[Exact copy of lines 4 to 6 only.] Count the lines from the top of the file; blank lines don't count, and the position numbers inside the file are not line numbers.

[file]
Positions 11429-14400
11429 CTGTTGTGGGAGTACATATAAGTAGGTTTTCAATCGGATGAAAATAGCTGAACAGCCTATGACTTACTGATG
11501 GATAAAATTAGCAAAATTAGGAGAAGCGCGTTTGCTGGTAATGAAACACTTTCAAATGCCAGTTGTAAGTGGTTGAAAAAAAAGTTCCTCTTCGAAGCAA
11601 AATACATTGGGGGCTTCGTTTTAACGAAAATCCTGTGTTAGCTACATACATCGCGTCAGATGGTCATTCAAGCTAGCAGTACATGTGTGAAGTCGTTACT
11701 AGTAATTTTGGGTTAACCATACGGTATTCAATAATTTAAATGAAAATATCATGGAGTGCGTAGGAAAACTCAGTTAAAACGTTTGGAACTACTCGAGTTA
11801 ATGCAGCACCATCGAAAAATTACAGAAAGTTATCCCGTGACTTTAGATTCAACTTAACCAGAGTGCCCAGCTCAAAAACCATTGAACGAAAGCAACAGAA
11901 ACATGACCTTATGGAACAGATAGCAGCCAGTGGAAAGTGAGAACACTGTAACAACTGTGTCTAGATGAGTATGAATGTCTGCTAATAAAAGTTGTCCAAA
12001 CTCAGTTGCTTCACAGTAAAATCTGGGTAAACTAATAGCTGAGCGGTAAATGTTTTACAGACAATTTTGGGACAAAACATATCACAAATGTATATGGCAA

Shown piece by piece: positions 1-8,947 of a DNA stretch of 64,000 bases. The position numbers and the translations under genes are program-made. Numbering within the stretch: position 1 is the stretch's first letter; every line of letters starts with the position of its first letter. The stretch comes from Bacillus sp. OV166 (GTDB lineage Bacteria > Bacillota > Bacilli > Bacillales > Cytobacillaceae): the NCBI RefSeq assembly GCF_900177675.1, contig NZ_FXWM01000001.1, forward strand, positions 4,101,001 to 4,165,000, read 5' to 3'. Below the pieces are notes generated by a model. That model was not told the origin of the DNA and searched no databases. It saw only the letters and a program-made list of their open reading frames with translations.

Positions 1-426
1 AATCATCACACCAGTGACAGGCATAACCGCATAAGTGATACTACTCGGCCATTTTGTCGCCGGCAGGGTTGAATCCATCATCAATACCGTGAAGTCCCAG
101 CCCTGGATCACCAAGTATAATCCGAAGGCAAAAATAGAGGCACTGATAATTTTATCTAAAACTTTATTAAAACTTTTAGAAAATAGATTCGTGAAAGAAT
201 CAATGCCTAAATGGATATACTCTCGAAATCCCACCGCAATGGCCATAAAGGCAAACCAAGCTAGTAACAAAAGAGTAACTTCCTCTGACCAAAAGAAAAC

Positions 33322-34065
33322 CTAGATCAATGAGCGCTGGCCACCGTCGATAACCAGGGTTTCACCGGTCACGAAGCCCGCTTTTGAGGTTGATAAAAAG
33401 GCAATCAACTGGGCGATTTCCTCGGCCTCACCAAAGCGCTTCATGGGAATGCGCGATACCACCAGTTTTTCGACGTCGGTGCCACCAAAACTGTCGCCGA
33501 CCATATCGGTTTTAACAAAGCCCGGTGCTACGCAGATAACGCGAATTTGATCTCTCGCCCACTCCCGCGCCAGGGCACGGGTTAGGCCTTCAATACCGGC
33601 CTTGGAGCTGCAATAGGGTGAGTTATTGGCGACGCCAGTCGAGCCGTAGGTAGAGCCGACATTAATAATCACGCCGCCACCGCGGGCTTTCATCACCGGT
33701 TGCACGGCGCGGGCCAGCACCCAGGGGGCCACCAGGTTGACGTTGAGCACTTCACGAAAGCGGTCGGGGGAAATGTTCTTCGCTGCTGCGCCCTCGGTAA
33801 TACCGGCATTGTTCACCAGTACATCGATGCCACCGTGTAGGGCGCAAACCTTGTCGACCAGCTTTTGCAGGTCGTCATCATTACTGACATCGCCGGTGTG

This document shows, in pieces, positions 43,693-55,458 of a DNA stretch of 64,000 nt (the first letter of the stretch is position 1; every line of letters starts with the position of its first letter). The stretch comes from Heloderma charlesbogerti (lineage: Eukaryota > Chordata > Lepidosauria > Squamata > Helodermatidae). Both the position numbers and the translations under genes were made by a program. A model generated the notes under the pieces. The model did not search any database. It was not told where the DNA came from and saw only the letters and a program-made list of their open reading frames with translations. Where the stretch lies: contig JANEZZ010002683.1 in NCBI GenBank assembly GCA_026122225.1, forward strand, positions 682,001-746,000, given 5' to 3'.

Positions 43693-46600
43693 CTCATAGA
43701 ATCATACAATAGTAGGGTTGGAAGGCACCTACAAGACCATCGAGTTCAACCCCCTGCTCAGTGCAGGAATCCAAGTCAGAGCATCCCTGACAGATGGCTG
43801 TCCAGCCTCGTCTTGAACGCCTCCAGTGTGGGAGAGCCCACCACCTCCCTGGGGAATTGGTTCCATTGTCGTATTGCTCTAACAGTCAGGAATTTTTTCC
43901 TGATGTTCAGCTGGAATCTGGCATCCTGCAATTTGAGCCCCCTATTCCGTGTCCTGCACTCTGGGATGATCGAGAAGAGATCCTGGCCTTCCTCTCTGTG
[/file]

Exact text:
11601 AATACATTGGGGGCTTCGTTTTAACGAAAATCCTGTGTTAGCTACATACATCGCGTCAGATGGTCATTCAAGCTAGCAGTACATGTGTGAAGTCGTTACT
11701 AGTAATTTTGGGTTAACCATACGGTATTCAATAATTTAAATGAAAATATCATGGAGTGCGTAGGAAAACTCAGTTAAAACGTTTGGAACTACTCGAGTTA
11801 ATGCAGCACCATCGAAAAATTACAGAAAGTTATCCCGTGACTTTAGATTCAACTTAACCAGAGTGCCCAGCTCAAAAACCATTGAACGAAAGCAACAGAA